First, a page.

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We read with deep disappointment The Star’s article “Poor go to the back of the line for housing” (Sept. 28). This article pits two vulnerable groups against each other while we should be working on solutions to provide affordable housing options for both.
Putting aside the writer’s implication that abuse survivors are not also living in poverty, the article ignores the fact that priority housing is necessary for emergency shelters to be able to accept new residents. Most shelters for abused women are designed for short-term stays, and without faster access to affordable housing, we are forced to turn away women and children who are in real danger.
This puts lives at risk.
In recent years priority housing has been opened up to all victims of violence, not just violence against women survivors. Because of this, wait times have increased steadily with some clients waiting well over a year for housing. Shelters simply cannot fulfill their missions when women are forced to wait this long to move out.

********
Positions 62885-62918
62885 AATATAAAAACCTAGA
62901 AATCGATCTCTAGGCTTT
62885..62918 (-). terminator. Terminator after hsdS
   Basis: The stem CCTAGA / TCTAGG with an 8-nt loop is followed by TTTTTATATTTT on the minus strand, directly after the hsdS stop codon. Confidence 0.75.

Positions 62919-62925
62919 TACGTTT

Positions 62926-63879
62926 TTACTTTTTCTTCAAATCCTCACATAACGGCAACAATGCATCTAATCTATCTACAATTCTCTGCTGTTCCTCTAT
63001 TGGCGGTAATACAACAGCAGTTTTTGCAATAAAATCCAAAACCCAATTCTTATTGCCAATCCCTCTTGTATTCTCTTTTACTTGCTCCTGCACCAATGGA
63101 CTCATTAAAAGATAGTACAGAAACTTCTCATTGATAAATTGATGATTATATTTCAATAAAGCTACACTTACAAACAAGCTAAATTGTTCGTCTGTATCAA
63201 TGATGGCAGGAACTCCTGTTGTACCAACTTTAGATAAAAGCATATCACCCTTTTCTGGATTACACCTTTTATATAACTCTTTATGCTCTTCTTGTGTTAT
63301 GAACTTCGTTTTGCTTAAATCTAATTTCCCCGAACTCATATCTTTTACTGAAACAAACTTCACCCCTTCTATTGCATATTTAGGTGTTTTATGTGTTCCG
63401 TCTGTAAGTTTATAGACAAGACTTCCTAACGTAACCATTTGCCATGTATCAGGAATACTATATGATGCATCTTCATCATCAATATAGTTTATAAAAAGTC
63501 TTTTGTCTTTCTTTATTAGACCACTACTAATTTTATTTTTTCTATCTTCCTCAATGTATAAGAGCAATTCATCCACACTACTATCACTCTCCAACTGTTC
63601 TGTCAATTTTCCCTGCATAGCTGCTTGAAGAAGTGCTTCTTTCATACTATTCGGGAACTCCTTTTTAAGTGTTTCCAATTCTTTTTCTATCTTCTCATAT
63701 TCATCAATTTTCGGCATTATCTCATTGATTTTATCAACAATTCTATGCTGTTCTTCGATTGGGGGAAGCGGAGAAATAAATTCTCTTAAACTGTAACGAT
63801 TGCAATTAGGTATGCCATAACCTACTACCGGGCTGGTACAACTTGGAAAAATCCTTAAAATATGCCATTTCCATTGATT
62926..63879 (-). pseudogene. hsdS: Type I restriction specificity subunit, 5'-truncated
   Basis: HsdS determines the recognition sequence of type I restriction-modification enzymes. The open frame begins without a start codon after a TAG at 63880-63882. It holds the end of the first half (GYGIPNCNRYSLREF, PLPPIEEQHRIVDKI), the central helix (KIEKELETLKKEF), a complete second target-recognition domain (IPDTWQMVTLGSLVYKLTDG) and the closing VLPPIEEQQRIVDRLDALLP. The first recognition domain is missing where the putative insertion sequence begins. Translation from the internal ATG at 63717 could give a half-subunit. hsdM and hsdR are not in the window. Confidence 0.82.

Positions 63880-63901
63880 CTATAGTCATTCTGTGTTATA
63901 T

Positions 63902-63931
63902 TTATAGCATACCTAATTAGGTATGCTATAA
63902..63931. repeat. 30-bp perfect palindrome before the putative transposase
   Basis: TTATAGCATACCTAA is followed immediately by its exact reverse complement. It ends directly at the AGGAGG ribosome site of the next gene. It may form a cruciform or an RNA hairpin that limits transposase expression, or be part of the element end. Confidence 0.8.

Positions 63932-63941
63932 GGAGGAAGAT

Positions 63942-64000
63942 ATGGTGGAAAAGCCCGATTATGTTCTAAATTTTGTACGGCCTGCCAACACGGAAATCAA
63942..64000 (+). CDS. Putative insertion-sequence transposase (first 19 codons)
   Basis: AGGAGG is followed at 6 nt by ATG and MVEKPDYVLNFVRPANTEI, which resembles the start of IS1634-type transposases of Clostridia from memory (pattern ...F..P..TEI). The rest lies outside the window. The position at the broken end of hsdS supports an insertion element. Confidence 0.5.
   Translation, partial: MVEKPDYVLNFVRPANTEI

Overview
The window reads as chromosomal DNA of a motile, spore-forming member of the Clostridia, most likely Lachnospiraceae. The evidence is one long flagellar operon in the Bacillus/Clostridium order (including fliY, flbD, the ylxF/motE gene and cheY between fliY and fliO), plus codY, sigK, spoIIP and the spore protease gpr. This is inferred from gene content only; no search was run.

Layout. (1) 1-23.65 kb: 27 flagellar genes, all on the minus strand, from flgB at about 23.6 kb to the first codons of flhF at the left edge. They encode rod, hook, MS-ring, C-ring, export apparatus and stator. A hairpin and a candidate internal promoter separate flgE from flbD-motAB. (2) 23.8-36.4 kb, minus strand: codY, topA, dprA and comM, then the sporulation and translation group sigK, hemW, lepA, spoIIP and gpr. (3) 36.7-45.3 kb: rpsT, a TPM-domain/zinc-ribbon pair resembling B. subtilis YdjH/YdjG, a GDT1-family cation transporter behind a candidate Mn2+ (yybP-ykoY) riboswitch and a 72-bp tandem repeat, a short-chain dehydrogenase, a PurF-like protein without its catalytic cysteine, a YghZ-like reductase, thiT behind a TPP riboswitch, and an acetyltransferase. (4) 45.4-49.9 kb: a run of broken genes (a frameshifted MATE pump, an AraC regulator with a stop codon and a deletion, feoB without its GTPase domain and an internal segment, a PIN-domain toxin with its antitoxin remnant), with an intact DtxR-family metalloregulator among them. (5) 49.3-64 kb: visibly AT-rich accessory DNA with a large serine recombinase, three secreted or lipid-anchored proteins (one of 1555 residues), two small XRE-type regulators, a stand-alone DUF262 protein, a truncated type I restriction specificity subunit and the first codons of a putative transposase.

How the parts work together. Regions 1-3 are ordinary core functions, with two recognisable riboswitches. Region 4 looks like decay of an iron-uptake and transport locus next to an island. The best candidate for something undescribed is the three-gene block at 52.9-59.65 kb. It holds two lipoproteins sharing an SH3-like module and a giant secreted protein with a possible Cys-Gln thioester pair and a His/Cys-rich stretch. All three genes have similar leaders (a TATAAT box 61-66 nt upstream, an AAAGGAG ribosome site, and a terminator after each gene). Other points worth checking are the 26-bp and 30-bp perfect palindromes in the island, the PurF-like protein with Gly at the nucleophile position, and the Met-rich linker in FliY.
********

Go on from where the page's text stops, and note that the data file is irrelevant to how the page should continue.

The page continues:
At Interval House we are doing what we can to help by partnering with non-profits and the private sector to provide rent-geared-to-income units and subsidies that allow women to rent in the private market. With employment supports and ongoing case management, these women are well on their way to independence.
There is no question that we need better affordable housing options in the GTA, but we can’t find meaningful solutions if we’re not working together.